# How would you explain the phase diagram of sulphur?

Apr 8, 2016

#### Explanation:

A phase diagram is a chart that shows the conditions of pressure and temperature at which distinct phases occur and coexist at equilibrium.

The lines on a phase diagram divide into regions – solid, liquid, and gas.

The phase diagram of sulfur is

The diagram is complicated by the fact that sulfur can exist in two crystalline forms: rhombic and monoclinic.

Let's look first at the four areas:

• Pink — only rhombic sulfur
• Brown — only monoclinic sulfur
• Green — only liquid sulfur
• Blue — gaseous sulfur

The corresponding curves are:

• lower left to ① — the sublimation curve of rhombic $\text{S}$: $\text{S(rhombic)" ⇌ "S(g)}$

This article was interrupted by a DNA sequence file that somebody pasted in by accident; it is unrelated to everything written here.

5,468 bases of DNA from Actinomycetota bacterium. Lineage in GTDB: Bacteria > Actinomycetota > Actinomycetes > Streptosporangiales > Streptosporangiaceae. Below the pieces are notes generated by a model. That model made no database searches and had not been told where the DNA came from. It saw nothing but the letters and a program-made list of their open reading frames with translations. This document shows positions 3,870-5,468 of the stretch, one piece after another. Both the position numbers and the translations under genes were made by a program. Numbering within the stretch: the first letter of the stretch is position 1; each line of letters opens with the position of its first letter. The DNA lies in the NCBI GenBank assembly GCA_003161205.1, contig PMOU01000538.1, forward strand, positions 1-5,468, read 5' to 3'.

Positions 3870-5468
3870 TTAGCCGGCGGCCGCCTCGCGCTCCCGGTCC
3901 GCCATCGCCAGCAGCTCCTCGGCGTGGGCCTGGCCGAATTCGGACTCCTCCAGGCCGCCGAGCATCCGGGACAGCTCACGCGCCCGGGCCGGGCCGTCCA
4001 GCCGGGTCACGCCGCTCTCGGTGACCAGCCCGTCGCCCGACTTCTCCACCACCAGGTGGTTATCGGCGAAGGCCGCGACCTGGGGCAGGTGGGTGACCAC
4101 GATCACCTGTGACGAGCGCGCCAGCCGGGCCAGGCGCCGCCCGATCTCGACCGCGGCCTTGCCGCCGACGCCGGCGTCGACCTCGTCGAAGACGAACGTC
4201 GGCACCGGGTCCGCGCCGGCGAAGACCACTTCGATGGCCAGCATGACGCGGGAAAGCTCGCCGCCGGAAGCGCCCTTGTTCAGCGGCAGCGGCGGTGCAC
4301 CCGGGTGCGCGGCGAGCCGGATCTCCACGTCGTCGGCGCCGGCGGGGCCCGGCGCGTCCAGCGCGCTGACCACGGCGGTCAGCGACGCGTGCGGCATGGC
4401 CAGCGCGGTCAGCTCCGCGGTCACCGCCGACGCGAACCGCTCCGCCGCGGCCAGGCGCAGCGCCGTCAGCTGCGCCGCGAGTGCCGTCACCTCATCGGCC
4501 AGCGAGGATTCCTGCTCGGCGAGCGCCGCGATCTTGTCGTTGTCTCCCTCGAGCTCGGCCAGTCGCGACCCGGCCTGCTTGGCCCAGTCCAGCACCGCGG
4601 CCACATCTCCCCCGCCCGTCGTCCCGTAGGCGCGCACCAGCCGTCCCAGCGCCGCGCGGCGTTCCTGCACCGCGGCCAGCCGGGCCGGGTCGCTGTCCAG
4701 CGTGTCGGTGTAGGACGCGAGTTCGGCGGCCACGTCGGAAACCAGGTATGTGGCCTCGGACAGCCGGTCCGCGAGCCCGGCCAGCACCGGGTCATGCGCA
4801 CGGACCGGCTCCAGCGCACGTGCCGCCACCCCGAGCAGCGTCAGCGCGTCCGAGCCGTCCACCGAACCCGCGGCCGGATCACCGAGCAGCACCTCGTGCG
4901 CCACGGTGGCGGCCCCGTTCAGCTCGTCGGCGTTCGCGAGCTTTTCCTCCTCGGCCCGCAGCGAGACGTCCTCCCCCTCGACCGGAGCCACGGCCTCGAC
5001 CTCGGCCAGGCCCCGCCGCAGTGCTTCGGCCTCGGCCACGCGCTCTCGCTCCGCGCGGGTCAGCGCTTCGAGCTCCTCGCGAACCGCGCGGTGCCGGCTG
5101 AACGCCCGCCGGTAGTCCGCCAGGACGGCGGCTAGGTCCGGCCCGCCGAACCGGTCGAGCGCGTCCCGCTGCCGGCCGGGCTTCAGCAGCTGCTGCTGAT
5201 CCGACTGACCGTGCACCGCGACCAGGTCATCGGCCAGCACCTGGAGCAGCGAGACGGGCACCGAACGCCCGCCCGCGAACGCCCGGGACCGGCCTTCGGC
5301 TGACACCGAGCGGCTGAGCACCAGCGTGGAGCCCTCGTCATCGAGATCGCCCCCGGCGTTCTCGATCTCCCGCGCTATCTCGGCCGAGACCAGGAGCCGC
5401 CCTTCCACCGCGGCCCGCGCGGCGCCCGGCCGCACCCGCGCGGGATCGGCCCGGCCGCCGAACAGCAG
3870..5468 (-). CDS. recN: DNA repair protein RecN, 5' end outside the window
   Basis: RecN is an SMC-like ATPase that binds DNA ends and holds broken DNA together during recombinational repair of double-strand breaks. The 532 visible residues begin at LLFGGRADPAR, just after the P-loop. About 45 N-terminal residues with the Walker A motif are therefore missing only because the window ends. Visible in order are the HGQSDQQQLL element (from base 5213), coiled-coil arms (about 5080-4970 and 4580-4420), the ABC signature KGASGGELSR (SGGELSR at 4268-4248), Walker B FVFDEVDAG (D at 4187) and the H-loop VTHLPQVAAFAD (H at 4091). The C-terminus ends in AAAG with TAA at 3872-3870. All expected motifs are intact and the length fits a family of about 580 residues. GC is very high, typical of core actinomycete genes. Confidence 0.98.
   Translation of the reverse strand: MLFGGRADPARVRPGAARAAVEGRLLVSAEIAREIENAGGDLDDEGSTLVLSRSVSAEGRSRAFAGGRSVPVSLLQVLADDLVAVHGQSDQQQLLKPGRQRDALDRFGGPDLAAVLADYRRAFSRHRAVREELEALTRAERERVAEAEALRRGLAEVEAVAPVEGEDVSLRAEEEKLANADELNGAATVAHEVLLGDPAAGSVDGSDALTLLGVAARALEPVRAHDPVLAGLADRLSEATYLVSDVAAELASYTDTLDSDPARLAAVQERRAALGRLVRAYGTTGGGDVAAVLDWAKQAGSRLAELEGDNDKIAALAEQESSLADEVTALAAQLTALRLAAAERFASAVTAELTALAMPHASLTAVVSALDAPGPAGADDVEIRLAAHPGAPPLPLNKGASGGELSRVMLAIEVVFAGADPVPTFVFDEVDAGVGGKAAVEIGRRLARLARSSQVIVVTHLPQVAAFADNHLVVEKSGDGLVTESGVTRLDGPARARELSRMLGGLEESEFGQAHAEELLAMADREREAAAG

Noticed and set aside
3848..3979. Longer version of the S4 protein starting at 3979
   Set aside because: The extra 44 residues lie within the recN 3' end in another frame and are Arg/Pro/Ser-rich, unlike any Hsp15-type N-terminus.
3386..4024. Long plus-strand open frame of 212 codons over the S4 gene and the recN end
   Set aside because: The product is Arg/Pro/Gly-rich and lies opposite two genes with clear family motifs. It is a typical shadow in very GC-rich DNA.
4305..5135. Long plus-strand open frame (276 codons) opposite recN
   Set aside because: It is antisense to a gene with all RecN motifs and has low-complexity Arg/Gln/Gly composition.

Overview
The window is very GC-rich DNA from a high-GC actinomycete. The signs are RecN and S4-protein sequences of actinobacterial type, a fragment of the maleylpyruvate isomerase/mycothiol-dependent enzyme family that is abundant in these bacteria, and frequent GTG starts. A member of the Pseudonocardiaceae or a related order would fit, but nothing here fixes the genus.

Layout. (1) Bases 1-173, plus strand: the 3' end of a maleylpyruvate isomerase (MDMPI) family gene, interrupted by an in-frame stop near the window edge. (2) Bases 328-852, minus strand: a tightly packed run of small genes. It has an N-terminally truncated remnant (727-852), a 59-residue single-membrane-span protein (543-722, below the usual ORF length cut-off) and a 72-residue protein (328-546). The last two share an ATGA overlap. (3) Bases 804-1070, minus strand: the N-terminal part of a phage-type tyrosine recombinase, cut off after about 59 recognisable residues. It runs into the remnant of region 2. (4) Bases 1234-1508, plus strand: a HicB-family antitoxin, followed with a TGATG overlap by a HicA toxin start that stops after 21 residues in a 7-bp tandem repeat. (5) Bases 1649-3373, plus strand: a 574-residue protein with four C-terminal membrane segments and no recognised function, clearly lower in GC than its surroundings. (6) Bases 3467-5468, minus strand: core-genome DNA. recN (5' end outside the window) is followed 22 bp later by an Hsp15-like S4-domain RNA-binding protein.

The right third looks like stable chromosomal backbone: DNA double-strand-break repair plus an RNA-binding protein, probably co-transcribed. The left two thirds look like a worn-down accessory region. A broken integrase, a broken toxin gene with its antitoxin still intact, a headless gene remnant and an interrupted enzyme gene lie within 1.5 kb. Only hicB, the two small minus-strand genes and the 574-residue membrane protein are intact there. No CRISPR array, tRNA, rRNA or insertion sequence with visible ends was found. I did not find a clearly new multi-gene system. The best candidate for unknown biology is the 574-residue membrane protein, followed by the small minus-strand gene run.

• ① to② — the sublimation curve of monoclinic $\text{S}$: $\text{S(monoclinic") ⇌"S(g)}$
• ② to upper right — the vapour pressure curve of liquid $\text{S}$: $\text{S(l)" ⇌ "S(g)}$
• ① to ③ — the transition curve for $\text{S(rhombic)" ⇌ "S(monoclinic)}$
• ② to ③ — the melting point curve for $\text{S(monoclinic) ⇌ S(l)}$
• ③ to top — the melting point curve for $\text{S(rhombic) ⇌ S(l)}$

There are three triple points:

• ① ($\text{95.4 °C", 1 × 10^"-4"color(white)(l) "atm}$) — rhombic $\text{S}$ is in equilibrium with monoclinic $\text{S}$, and both have the same vapour pressure.
• ② ($\text{119 °C", 5× 10^-4color(white)(l) "atm}$) — monoclinic $\text{S}$ melts; this is the triple point for $\text{S"_"m" ⇌ "S"_"l" ⇌ "S"_"g}$.
• ③ ($\text{151 °C, 1288 atm}$) — rhombic, monoclinic, and liquid $\text{S}$ are at equilibrium.

The critical point — where liquid and gaseous $\text{S}$ have the same density — is off to the right at $\text{1041 °C and 203.3 atm}$.